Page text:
The closer it gets to the European Union’s May 21-22 summit in Riga, the clearer it becomes that the post-Soviet countries grouped together under the EU’s Eastern Partnership Program will not be making any big steps toward the EU.
Speaking from Brussels with reporters via a video-link, one senior EU official laid out priorities for the summit that likely will prove a disappointment to Georgia. The EU’s biggest fan in the South Caucasus is not going to get the much-touted visa-free arrangement with the EU this time around. Nor is it clear when Georgia, which signed an EU Association Agreement last June, should expect to get it.
Armenia and the EU will be weighing cooperation options that are limited by Armenia’s membership in the Moscow-led EU alternative, the Eurasian Economic Union. The EU official, who declined to be named, said that much of the future economic dealings between the EU and Armenia, will actually be dealings between the EU and the Eurasian Economic Union, rather than with Armenia per se.
Freewheeling Azerbaijan is essentially going to Riga to bargain on energy supplies to Europe. At the summit, EU is like to emphasize the importance of Azerbaijan as an energy partner. Not unpredictably.
Many observers see a slow-down in the EU’s interest in the region, as Russia becomes more aggressive in Ukraine and tries harder to keep the former Soviet area in its sphere of political and economic influence.
The EU official insisted that “wider political developments,” however, are not causing the delay in the visa-free regime for Georgia and Ukraine. Citizens from Moldova, which also signed an Association Agreement last summer, already travel to the EU visa-free.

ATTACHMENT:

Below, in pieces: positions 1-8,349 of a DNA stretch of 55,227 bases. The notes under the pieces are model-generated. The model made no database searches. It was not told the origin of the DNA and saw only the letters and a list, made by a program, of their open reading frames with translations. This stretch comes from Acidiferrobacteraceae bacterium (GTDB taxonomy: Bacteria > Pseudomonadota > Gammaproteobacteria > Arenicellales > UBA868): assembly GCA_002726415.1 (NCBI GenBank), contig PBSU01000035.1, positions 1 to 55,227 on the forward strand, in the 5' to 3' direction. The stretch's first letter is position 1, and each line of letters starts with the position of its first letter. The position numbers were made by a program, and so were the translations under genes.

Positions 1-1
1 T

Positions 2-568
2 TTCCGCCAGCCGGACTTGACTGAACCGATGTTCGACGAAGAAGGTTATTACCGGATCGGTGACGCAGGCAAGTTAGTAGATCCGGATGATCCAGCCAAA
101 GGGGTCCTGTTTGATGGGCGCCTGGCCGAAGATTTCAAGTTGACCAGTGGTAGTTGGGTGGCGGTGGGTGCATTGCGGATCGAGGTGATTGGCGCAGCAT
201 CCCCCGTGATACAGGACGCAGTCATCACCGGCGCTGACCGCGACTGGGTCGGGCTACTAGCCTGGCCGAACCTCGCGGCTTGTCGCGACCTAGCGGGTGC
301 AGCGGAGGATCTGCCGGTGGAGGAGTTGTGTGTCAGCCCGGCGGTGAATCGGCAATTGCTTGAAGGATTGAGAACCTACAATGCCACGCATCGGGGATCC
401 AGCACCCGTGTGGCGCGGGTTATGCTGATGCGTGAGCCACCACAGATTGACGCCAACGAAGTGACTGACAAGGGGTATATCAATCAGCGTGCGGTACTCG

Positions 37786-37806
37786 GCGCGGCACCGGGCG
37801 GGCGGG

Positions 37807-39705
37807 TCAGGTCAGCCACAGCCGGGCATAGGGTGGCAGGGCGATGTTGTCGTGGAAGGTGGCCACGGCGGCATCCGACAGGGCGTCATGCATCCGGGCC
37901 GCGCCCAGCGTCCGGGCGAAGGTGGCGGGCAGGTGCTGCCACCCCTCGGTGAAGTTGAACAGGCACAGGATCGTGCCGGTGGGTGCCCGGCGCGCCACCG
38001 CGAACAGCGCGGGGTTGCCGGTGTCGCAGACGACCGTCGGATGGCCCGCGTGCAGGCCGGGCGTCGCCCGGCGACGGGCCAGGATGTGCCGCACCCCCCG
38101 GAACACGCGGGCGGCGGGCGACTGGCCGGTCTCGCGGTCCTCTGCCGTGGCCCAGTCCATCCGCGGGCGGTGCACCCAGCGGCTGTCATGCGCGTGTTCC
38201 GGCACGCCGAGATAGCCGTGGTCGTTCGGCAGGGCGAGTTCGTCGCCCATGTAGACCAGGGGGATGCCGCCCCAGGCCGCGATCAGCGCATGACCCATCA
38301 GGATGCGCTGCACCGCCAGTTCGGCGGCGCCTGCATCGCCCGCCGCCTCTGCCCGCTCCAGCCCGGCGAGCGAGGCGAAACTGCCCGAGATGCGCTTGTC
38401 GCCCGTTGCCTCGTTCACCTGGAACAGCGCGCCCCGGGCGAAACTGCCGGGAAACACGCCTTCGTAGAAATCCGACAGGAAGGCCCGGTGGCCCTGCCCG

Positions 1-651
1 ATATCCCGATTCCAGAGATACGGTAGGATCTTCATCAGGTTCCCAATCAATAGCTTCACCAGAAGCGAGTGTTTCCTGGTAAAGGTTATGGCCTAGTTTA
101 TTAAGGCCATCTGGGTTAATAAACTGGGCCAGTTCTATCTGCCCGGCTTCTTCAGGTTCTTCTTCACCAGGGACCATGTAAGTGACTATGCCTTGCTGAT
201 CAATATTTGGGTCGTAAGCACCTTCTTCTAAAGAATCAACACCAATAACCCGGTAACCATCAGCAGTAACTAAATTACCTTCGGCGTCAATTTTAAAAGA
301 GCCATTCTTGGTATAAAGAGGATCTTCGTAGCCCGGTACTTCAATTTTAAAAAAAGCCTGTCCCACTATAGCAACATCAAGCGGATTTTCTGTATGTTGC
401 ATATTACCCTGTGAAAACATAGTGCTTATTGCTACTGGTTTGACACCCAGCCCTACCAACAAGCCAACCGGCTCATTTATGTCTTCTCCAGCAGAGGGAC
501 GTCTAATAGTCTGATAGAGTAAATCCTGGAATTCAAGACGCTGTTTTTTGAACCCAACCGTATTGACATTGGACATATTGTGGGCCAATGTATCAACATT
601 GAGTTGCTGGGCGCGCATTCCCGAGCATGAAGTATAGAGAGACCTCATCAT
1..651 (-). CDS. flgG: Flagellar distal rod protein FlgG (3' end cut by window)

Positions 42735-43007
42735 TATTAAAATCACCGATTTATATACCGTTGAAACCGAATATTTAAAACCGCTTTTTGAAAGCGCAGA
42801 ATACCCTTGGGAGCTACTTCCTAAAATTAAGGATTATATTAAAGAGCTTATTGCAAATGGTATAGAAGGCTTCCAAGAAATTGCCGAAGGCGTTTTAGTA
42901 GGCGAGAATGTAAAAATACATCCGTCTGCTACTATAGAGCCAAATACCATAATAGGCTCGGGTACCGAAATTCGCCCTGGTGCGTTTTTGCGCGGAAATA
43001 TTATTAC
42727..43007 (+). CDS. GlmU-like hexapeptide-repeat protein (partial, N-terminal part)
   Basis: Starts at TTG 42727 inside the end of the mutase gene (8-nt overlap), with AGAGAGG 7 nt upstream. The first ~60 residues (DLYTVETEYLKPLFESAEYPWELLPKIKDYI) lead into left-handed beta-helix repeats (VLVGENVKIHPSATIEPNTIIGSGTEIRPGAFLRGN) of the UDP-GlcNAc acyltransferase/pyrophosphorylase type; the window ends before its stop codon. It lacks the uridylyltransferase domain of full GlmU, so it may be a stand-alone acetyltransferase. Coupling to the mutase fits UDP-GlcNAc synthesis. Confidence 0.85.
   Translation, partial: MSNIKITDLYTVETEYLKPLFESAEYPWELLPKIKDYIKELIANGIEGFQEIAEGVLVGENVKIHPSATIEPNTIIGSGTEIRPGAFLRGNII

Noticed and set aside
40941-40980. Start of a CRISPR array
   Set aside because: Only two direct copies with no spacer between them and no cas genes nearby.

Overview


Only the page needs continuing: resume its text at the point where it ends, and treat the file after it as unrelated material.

Georgia has yet to meet certain requirements, such as improving its policies on granting asylum, and toward visa and naturalization applicants. (A bill to loosen those requirements is awaiting a third-reading in parliament, Civil.ge reported.)
Asked if visa liberalization with Ukraine will be contingent on the country’s restoring control over its separatist territories, the official said that the EU would not want to link the two issues. No “specific calendar” exists for the visa liberalization-process, he said.
The talk of due diligence and commendations for being on the right path without a concrete timeframe for progress is likely to lead to a level of disenchantment among the Georgian public, which is looking to see the country’s robustly pro-European policies pay off. Already, one recent poll commissioned by the National Democratic Institute indicated an upswing in support for the Eurasian Economic Union.
At the very least, it is likely to spark a fresh round of the blame-game in Georgian politics. Officials in Tbilisi have long touted the prospects of simplifying travel between EU and Georgia.
Yet Brussels appears to want to keep the focus on de-escalating tensions caused by the EU and Russia jousting over the Eastern Partnership region. The EU official said that the Riga summit is meant not “to create new dividing lines, but to create new opportunities.”